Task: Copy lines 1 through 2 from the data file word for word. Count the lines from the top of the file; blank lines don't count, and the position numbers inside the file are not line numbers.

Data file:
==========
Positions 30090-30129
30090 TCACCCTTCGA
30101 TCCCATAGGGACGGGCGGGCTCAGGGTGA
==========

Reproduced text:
Positions 30090-30129
30090 TCACCCTTCGA